The primary regulator of the nation's largest banks, the Office of the Comptroller of the Currency (OCC), said Friday that it is considering issuing special purpose national bank charters to online lenders, payment processors and other financial-technology firms (Fintech).[1]

Under an OCC charter, Fintech companies would be subject to consolidated regulatory review now reserved for traditional financial institutions. Still, proponents look at the move as a way to increase Fintech's bargaining power and simplify the industry, which currently faces challenges in connection with regulatory compliance and expansion, e.g., in the case of lending requirements, state-by-state licensing and interest rate restrictions. If adopted, this move could have a major impact on marketplace and digital currency companies by providing a regulated national platform from which they may offer their services.

This announcement by Thomas Curry, Comptroller of the OCC, was in line with the Office's innovation initiative set out in August 2015, which sought to identify ways to keep pace with advances in the financial sector while extending protections to new financial products.[2] "[I]t will be much better for the health of the federal banking system and everyone who relies on these institutions, if these companies enter the system through a clearly marked front gate, rather than in some back door, where risks may not be as thoughtfully assessed and managed," Mr. Curry explained at a conference at Georgetown University Law Center on Friday.[3] He expounded that in the United States and United Kingdom alone, there are at least 4,000 Fintech firms, and worldwide investment in the sector increased from $1.8 billion to $24 billion in the past five years.[4] These statements were coupled with the issuance of an OCC White Paper that identifies the Office's proposal as well as requests for public comment due January 15, 2017.[5]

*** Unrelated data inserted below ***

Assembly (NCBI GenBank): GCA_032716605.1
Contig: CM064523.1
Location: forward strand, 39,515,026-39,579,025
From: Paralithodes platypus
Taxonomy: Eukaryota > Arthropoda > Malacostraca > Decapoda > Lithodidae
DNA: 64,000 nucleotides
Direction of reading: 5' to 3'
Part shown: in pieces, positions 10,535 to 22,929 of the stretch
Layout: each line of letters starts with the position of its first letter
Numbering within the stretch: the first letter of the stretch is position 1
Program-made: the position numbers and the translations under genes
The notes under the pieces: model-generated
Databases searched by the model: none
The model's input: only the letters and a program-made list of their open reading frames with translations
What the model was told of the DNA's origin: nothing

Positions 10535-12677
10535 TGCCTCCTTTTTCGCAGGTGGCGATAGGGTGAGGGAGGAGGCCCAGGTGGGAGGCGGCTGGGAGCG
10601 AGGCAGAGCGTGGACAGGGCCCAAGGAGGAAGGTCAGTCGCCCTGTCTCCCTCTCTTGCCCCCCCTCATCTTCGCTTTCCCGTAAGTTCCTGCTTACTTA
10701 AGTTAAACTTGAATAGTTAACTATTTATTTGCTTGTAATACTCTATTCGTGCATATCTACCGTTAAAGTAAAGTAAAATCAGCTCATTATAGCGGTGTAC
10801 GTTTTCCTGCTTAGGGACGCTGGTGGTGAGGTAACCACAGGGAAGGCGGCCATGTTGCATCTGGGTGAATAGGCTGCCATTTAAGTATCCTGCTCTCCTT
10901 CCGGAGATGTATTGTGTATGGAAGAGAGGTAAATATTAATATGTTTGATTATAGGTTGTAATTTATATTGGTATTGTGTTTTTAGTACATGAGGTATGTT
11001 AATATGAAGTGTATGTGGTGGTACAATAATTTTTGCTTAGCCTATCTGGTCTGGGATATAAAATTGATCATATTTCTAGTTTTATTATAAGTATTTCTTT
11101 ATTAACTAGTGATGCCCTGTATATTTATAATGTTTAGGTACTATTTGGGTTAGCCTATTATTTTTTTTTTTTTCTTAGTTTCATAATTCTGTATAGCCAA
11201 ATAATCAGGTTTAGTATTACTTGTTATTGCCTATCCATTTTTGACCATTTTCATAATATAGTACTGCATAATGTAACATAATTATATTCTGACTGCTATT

OCC'S White Paper Proposal

The OCC's Proposal outlines its authority to grant special purpose national bank charters,[6] and provides broad guidance regarding a proposed Fintech company's application:

  • To be eligible, a company must conduct at least one of the three core banking functions: receiving deposits, lending money or paying checks.[7]
  • Entities would have to meet baseline supervisory expectations that would "stress the importance of a detailed business plan, governance, capital, liquidity, compliance risk management, financial inclusion, recovery and resolution planning."[8]
  • Fintech firms would still be subject to existing state or federal regulatory oversight, where applicable. For example, Fintech chartered firms would not be able to accept government-insured deposits without approval from the Federal Deposit Insurance Corporation (FDIC). To this point, pursuant to state laws, Fintech chartered entities will maintain the same privileges and restrictions, which include preemption provisions added to the National Bank Act by Dodd-Frank, OCC's preemption regulations, and applicable federal judicial precedent.[9]
  • The chartering process would consist of four phases, which would provide multiple opportunities for the OCC to interface with a respective company and provide both input and impose certain expectations for approval. The phases include: a) pre-filing stage, where potential applicants engage with the OCC in formal and informal planning meetings and prepare a business plan; b) the filing stage, where an organizer submits an application and publishes a notice of the charter application; c) the review and evaluation stage, where the OCC conducts background and field investigations; and d) the decision stage. This final stage is broken into three subparts: 1) a preliminary conditional approval phase (OCC decides whether to grant preliminary conditional approval); 2) organization phase (the bank raises capital, prepares for opening and the OCC conducts a preopening examination); and 3) the final approval phase.[10]

The OCC is expected to receive extensive comment following months of deliberation inside the OCC as to whether it would become the first US regulator to allow nonbank Fintech firms to receive some powers that other full-fledged banks now have.[11]

  • The OCC White Paper is available here.
  • Public Comments are due January 15, 2017.